Science behind the Pfizer vaccine temperature requirements

Pfizer vaccine
The temperature requirement of the Pfizer vaccine means some locations may be inaccessible. Source: Toby Porter (via London News Online)
The Pfizer COVID-19 vaccine has to be kept at -70 degrees; Gair Rhydd explains the scientific reasons why and the impact this will have.

By Umaima Arif | Contributor

Pfizer and its German partner BioNTech have created a COVID-19 vaccine that has been recently approved by the MRHA for emergency use authorization. The first vaccination was given to a 90-year-old woman on December 7. 

However, one challenge that arises with the new vaccine is that it needs to be stored at temperatures below -70 degrees, which is not normal for vaccines and requires special storage freezers along with shipping containers.

Though the Pfizer vaccine is likely to be the first to reach the United Kingdom, its adoption will be limited. Furthermore, the companies are also seeking authorization to distribute the vaccine in Australia, Canada, Europe, the United States and other regions of the globe, drawing light to the problem of having and maintaining adequate temperatures for storage.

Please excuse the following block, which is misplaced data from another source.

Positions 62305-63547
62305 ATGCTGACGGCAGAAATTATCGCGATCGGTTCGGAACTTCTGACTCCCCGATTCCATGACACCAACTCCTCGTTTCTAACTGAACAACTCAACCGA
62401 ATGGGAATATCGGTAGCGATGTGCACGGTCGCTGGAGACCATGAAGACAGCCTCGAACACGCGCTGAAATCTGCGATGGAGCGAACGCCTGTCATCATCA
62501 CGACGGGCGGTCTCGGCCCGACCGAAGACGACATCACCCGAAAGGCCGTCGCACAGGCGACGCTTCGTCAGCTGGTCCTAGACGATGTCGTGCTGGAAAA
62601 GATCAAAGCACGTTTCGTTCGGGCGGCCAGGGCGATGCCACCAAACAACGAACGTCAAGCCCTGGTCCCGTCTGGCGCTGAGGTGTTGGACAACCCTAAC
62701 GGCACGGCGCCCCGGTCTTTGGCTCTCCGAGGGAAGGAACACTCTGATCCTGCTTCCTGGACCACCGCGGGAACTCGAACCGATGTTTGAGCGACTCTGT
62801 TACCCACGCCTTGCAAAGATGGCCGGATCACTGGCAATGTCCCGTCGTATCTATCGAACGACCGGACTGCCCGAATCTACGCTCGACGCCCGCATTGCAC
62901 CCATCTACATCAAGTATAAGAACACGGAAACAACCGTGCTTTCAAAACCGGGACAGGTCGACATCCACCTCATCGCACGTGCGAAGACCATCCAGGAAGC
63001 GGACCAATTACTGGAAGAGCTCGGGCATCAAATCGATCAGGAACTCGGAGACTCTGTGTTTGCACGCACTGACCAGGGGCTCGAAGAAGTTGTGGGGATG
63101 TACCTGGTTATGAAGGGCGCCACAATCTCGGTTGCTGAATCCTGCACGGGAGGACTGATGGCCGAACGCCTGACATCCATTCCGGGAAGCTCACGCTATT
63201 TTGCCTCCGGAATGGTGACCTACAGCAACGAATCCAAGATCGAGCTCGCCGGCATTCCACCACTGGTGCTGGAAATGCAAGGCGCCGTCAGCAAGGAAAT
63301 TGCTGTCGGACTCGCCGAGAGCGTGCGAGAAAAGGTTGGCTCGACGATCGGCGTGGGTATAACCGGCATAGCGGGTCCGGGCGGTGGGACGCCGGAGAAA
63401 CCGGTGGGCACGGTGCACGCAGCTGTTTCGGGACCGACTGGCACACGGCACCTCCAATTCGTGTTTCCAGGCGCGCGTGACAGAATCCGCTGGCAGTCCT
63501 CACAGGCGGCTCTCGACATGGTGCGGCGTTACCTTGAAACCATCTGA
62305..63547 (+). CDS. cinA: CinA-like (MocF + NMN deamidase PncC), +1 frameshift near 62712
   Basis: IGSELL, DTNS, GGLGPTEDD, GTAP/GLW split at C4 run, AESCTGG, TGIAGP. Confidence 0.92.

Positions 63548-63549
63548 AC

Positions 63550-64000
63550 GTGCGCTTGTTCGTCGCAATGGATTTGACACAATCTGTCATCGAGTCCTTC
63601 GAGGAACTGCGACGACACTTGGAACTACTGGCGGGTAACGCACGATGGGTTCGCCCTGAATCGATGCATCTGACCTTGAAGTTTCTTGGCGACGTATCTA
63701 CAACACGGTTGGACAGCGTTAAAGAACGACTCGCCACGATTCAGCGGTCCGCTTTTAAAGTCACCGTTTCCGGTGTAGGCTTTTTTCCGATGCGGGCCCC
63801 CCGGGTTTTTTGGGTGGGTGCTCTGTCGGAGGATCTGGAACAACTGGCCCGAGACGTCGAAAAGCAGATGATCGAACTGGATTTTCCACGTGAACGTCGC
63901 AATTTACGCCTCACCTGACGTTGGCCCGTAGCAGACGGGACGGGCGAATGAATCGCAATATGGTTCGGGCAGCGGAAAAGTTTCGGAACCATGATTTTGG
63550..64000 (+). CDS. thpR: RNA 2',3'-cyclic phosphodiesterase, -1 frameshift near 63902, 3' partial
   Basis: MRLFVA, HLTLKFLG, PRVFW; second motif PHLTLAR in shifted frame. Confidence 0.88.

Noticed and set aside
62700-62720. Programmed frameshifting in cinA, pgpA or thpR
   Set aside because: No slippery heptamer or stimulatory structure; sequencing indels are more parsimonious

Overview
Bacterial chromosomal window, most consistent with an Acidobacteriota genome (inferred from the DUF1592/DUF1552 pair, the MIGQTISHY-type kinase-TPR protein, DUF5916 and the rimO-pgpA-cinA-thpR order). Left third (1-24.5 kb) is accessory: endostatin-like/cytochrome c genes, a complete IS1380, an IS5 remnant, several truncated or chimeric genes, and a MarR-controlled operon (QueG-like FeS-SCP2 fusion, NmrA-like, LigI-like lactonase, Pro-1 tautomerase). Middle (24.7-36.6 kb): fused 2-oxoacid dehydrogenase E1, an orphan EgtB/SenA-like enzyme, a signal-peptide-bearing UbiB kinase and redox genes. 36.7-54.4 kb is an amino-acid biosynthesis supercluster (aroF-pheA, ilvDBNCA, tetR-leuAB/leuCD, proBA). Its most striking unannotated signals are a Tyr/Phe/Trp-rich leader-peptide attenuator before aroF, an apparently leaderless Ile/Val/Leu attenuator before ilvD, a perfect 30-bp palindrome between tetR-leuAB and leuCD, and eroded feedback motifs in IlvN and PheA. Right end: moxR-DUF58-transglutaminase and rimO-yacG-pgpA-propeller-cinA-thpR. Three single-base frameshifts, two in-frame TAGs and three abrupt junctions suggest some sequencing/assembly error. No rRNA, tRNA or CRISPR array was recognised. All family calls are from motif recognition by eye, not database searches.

A similar vaccine to the one created by Pfizer, one that was developed by the US National Institute of Allergy and Infectious Diseases along with Moderna, also requires freezing at -20 degrees Celsius, though this can be accomplished with a standard freezer, and can even be “stored at refrigerator temperatures for one month.” Researchers state that the low temperatures keep the vaccines from breaking down into their biogenetic constituents and becoming largely impotent.

Both vaccines require low freezing temperatures because they are mRNA-based vaccines. Also known as messenger RNA, mRNA is a single-stranded molecule of RNA which corresponds to the genetic sequence of a gene and is processed by a ribosome when synthesising proteins. The particular vaccine consists of mRNA that carries instructions for building copies of the coronavirus’ spike protein, a prominent glycoprotein on the surface of the virus capsid. Human cells process these instructions and produce copies of the protein, which in turn prepares an adaptive immune defense from the body in the case that there is a real COVID infection.